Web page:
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The low cost of recombination in creating novel phenotypes: Recombination can create new phenotypes while disrupting well-adapted phenotypes much less than mutation


Wagner, A (2011). The low cost of recombination in creating novel phenotypes: Recombination can create new phenotypes while disrupting well-adapted phenotypes much less than mutation. BioEssays, 33(8):636-646.

Abstract

Recombination is often considered a disruptive force for well-adapted phenotypes, but recent evidence suggests that this cost of recombination can be small. A key benefit of recombination is that it can help create proteins and regulatory circuits with novel and useful phenotypes more efficiently than point mutation. Its effectiveness stems from the large-scale reorganization of genotypes that it causes, which can help explore far-flung regions in genotype space. Recent work on complex phenotypes in model gene regulatory circuits and proteins shows that the disruptive effects of recombination can be very mild compared to the effects of mutation. Recombination thus can have great benefits at a modest cost, but we do not understand the reasons well. A better understanding might shed light on the evolution of recombination and help improve evolutionary strategies in biochemical engineering.

Abstract

Recombination is often considered a disruptive force for well-adapted phenotypes, but recent evidence suggests that this cost of recombination can be small. A key benefit of recombination is that it can help create proteins and regulatory circuits with novel and useful phenotypes more efficiently than point mutation. Its effectiveness stems from the large-scale reorganization of genotypes that it causes, which can help explore far-flung regions in genotype space. Recent work on complex phenotypes in model gene regulatory circuits and proteins shows that the disruptive effects of recombination can be very mild compared to the effects of mutation. Recombination thus can have great benefits at a modest cost, but we do not understand the reasons well. A better understanding might shed light on the evolution of recombination and help improve evolutionary strategies in biochemical engineering.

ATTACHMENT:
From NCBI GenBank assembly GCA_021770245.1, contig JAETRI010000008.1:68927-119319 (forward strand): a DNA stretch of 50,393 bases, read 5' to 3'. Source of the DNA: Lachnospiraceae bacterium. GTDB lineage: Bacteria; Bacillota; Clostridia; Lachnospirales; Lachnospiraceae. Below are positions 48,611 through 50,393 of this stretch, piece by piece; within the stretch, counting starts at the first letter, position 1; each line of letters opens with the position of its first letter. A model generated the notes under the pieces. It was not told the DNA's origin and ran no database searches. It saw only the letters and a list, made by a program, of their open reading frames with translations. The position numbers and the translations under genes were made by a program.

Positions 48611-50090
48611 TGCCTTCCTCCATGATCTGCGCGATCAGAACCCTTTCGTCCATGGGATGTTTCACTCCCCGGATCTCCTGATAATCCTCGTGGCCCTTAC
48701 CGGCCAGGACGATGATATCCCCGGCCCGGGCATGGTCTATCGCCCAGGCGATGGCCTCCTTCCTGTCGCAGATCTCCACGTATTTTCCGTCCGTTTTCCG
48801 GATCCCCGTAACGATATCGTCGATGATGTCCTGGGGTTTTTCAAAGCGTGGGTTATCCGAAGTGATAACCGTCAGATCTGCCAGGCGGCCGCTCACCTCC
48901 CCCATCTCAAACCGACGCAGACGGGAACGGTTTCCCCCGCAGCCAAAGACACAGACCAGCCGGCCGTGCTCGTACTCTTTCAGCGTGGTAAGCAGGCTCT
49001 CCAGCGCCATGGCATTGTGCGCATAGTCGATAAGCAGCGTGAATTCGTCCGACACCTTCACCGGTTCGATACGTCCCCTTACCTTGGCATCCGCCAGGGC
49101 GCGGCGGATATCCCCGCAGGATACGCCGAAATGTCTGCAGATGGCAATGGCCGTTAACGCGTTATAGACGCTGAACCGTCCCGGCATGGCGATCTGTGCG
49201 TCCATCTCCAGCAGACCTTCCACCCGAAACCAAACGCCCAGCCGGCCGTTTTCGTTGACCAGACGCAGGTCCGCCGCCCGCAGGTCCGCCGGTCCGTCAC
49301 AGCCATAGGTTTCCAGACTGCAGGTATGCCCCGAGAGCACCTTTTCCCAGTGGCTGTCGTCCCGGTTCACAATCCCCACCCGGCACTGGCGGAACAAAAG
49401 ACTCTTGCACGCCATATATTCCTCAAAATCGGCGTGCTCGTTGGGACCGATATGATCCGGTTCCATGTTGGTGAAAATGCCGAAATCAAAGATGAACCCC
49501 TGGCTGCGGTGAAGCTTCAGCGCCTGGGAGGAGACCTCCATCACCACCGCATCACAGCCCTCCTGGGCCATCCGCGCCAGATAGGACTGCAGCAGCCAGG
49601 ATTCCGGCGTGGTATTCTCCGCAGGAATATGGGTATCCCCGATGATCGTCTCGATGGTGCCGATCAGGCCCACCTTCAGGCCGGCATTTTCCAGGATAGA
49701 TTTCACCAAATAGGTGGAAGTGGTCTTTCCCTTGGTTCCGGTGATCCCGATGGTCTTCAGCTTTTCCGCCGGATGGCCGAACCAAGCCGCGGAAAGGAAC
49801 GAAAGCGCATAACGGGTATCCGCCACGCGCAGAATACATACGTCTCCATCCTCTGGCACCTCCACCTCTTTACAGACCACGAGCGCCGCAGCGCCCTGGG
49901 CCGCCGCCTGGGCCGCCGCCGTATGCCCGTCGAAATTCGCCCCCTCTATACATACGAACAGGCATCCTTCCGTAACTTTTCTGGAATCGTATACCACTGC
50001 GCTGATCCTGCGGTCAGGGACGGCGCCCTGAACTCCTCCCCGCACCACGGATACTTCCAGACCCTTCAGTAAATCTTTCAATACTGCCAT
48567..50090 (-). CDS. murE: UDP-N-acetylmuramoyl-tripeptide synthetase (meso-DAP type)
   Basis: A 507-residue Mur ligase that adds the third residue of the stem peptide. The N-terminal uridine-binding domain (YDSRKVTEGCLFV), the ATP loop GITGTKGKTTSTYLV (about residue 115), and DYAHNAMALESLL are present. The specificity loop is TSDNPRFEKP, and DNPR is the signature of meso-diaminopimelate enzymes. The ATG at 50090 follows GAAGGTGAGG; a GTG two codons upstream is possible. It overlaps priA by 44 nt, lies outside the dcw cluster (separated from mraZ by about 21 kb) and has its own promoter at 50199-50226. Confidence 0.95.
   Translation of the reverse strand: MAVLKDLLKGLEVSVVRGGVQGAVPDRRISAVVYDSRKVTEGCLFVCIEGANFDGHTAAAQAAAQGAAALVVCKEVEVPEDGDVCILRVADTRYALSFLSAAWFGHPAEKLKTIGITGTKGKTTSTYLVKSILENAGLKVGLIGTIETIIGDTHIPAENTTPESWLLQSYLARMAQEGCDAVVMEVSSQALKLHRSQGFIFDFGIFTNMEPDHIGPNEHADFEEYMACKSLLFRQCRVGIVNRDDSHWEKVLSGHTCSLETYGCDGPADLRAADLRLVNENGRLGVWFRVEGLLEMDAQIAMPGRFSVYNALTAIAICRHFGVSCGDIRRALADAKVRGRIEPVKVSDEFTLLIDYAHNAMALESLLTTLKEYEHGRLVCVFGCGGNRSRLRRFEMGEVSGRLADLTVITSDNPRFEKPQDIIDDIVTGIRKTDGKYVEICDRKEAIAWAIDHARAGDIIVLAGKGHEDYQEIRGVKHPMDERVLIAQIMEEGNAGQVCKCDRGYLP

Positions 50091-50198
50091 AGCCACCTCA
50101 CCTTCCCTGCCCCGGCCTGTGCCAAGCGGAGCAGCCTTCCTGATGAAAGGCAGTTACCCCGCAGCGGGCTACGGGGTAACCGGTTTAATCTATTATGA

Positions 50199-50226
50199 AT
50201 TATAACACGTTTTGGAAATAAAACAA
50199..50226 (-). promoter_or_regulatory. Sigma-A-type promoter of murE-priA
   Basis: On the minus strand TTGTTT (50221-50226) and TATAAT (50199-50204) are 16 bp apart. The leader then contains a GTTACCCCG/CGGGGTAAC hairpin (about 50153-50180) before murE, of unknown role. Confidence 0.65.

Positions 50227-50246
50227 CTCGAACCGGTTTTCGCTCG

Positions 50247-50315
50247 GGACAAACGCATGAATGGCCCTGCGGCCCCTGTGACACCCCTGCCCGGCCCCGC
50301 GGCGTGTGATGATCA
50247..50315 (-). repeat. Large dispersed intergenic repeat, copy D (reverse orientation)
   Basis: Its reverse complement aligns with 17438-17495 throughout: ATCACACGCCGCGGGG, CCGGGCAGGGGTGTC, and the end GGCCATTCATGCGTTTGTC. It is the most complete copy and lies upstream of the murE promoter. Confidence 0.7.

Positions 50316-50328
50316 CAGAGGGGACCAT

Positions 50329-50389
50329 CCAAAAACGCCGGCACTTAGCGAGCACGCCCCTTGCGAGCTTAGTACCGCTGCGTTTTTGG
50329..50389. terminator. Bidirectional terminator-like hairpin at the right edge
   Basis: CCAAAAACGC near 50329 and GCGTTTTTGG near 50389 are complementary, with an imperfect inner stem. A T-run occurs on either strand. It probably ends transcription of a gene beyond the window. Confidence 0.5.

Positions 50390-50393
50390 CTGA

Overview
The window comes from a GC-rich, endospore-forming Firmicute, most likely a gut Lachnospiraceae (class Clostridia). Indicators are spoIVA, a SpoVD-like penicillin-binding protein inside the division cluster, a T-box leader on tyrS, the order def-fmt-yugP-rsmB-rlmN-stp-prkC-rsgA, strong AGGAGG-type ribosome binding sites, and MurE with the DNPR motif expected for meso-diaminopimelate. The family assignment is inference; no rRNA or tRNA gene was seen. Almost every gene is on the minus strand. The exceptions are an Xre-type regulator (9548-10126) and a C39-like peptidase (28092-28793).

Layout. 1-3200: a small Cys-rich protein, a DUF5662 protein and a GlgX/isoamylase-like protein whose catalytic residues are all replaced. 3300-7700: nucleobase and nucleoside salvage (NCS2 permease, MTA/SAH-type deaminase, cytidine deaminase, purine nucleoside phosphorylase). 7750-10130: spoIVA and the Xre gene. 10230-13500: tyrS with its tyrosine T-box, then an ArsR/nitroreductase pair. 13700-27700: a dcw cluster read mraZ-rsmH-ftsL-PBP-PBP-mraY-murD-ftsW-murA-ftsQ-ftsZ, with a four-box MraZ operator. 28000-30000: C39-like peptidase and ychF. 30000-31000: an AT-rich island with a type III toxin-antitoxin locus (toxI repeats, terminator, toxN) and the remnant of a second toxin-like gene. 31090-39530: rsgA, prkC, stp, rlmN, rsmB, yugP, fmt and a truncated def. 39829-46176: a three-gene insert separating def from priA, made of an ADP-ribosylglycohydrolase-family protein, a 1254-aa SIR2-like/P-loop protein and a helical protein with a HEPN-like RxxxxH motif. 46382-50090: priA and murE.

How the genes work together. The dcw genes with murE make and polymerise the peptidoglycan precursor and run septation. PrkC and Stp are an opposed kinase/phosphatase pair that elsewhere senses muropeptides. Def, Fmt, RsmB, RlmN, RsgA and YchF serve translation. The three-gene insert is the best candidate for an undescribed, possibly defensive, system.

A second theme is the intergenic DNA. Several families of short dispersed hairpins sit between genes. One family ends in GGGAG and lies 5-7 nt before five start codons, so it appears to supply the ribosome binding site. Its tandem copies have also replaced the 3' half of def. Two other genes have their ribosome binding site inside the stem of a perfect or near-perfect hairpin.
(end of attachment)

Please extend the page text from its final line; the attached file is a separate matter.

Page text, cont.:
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Additional indexing

Item Type:Journal Article, refereed, original work
Communities & Collections:07 Faculty of Science > Institute of Evolutionary Biology and Environmental Studies
Dewey Decimal Classification:570 Life sciences; biology
590 Animals (Zoology)
Language:English
Date:1 June 2011
Deposited On:08 Mar 2012 14:12
Last Modified:05 Apr 2016 15:39
Publisher:Wiley-Blackwell
ISSN:0265-9247
Publisher DOI:https://doi.org/10.1002/bies.201100027
PubMed ID:21633964

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